Red Mercury

The most famous ballotechnic substance right now seems to be red mercury, a mercury antimony oxide (Hg2Sb2O7) semi-liquid believed by some to have been created in Russia under difficult to reproduce circumstances. The components are kept under neutron bombardment under high pressures in a nuclear reactor for a long time, and when the process is over the result is a ballotechnic material. If red mercury exists, it may have been sold to rogue nations such as Iraq or North Korea for exorbitant prices.

The problem is, all sources of information on red mercury and its nuclear applications can be traced back to a single source — nuclear physicist Samuel Cohen — and, to put it gently, he has been wrong before. Complicating matters are counterfeit supplies of red mercury sold to gullible buyers, actually inert and benign materials designed to match the description of the "real" substance. Additionally, red mercury may have been used from time to time as a cover name to smuggle controlled and illegal substances, possibly even fissile material.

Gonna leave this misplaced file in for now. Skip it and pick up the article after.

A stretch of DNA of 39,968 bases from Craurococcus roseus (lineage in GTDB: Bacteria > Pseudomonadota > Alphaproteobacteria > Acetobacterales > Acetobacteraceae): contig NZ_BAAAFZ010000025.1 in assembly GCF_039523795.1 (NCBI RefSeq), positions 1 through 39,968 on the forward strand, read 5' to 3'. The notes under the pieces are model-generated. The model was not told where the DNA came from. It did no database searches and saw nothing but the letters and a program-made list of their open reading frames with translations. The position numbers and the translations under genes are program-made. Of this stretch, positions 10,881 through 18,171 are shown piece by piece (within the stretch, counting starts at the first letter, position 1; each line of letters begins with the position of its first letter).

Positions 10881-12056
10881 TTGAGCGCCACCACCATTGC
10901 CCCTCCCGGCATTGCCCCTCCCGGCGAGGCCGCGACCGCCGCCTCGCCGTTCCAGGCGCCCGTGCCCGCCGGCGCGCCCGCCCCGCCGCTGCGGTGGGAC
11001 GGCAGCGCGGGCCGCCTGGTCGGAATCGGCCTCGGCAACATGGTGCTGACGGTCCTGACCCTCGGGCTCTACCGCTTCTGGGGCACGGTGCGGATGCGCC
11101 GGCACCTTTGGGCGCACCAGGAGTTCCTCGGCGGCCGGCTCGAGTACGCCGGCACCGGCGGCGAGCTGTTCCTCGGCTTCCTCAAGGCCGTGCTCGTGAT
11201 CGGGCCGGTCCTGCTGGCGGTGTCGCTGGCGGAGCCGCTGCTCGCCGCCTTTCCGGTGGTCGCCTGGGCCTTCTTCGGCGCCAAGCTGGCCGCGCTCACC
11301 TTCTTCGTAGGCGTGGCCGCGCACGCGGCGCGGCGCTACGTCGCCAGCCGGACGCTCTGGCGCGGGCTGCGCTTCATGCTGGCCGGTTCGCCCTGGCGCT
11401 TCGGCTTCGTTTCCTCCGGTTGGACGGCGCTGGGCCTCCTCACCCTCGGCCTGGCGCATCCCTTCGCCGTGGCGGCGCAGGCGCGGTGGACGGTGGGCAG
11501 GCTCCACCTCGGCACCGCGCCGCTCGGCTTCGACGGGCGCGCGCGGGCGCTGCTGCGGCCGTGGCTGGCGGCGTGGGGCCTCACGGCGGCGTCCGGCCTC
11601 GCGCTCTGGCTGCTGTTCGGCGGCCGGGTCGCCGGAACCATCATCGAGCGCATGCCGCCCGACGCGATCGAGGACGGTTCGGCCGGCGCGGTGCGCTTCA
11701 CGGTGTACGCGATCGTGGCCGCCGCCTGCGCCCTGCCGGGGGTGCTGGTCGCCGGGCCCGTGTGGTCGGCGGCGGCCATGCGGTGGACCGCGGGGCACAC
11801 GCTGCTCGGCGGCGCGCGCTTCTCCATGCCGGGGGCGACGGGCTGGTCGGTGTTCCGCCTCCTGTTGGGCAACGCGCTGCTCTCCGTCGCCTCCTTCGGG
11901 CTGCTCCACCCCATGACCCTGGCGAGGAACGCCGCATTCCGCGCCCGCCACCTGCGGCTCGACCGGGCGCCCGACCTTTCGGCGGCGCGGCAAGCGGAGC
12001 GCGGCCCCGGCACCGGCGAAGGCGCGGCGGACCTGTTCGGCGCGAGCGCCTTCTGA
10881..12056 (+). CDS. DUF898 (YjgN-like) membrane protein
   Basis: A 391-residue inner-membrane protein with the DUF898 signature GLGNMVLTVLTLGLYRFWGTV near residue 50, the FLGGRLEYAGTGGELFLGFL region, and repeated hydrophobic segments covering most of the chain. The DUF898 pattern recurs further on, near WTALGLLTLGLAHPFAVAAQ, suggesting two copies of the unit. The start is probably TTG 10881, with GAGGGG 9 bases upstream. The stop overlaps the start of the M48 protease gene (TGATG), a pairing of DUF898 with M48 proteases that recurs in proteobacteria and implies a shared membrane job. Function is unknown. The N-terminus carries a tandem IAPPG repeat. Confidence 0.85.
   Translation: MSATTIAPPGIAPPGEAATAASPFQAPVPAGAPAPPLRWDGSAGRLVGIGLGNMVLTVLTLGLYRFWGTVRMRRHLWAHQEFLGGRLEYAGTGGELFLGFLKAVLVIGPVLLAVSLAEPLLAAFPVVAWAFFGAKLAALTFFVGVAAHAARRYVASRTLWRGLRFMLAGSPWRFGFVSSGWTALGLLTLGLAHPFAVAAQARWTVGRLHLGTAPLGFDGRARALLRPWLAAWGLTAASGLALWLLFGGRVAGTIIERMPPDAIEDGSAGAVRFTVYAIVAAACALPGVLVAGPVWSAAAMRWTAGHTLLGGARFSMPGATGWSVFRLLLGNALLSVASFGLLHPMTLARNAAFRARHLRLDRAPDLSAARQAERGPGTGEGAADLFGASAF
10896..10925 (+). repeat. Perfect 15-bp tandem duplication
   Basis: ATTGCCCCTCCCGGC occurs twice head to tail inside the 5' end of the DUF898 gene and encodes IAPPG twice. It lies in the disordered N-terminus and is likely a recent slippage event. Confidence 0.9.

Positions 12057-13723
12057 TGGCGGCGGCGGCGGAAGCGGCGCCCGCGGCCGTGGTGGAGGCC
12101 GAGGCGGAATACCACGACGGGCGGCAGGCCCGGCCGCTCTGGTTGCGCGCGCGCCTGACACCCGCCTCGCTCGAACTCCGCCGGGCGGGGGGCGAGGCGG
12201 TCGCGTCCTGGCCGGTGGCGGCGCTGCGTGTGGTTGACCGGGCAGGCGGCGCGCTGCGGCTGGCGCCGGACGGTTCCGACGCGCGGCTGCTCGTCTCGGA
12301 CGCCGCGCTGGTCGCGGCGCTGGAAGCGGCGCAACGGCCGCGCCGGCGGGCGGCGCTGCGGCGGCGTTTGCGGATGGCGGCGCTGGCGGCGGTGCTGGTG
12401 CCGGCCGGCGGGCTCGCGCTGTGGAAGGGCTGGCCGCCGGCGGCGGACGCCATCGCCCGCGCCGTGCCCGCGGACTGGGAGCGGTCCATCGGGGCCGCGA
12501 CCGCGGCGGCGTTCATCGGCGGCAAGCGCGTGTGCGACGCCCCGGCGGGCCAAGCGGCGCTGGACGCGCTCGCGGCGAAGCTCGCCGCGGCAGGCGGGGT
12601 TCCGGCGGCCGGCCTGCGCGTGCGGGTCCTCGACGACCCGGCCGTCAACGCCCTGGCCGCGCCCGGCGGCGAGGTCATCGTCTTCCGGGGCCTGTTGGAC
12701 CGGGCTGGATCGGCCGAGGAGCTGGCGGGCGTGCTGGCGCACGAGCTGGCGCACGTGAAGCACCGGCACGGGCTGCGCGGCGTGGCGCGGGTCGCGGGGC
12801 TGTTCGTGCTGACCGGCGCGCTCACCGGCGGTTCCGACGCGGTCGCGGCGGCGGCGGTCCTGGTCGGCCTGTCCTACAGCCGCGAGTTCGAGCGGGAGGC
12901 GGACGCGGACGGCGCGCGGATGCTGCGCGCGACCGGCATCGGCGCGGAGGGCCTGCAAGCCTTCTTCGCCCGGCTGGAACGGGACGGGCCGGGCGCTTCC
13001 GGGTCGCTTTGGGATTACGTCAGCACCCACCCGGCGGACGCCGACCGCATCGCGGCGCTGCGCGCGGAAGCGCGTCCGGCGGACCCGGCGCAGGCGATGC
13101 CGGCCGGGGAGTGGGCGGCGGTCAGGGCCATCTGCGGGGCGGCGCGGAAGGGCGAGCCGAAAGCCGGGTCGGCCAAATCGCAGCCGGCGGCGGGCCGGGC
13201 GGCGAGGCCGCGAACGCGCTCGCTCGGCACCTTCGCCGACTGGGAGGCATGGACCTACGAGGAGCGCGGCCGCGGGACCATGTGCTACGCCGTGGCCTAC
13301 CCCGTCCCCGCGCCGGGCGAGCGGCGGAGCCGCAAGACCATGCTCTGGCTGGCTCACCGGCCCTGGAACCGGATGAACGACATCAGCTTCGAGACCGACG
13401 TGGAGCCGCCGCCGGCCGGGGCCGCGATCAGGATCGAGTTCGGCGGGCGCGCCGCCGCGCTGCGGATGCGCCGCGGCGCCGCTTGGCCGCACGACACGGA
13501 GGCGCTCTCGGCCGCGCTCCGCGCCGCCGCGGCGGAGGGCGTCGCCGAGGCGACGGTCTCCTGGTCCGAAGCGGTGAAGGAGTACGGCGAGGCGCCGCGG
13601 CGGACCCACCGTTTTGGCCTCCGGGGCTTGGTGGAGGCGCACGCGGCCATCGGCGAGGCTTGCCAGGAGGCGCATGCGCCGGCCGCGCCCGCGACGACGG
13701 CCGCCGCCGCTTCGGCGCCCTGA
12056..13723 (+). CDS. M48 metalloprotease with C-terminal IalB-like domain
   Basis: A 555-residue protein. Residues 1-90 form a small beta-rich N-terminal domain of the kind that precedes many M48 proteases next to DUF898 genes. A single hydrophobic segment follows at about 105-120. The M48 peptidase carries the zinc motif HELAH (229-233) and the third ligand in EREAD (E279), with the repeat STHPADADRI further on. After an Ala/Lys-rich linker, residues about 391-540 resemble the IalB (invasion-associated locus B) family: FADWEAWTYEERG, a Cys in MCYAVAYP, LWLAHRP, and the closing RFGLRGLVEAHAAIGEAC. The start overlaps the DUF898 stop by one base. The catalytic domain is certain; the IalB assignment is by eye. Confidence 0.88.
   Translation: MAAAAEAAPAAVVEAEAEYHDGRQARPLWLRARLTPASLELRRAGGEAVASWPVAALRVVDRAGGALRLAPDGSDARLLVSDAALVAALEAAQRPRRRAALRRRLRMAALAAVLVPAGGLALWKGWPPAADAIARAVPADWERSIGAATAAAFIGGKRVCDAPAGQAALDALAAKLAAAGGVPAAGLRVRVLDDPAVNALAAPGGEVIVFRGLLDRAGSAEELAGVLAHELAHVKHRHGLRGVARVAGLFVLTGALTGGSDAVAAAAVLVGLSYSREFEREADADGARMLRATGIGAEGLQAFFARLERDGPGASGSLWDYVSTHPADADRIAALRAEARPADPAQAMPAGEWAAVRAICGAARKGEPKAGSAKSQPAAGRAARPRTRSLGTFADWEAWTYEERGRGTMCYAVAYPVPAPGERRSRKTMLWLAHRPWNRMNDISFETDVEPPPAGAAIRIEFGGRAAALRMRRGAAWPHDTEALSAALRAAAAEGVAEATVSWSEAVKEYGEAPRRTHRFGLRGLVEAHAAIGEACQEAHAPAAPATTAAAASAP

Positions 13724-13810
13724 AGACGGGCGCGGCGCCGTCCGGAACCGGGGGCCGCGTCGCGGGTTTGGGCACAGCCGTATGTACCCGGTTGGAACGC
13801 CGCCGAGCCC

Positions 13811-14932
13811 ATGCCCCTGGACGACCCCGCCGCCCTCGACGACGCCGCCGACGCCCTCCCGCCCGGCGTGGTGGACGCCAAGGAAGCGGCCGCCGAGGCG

Should this prove to be more than a hoax or media overreaction, the consequences would be disastrous. Samuel Cohen estimates a fusion device made with red mercury could be made as small as a baseball. The "briefcase nuke" would be a lumbering dinosaur in comparison. The most difficult part, after acquiring a supply of red mercury, would be getting the deuterium and tritium fuel — a simple, if time consuming, process in comparison.

The obvious application is of course terrorism. Most devices designed to detect nuclear weapons rely on detecting the radiation emitted by uranium and plutonium; the materials necessary for a fission bomb. Since current fusion weapons contain fission weapons as a trigger, they too can be detected. However a red mercury triggered fusion device has no radioactive materials and emits no detectable radiation, and its small size would be easily hidden or disguised as a benign object. This angle is the likely reason the ballotechnic triggered fusion bomb is getting any attention at all given the lack of reliable information on red mercury.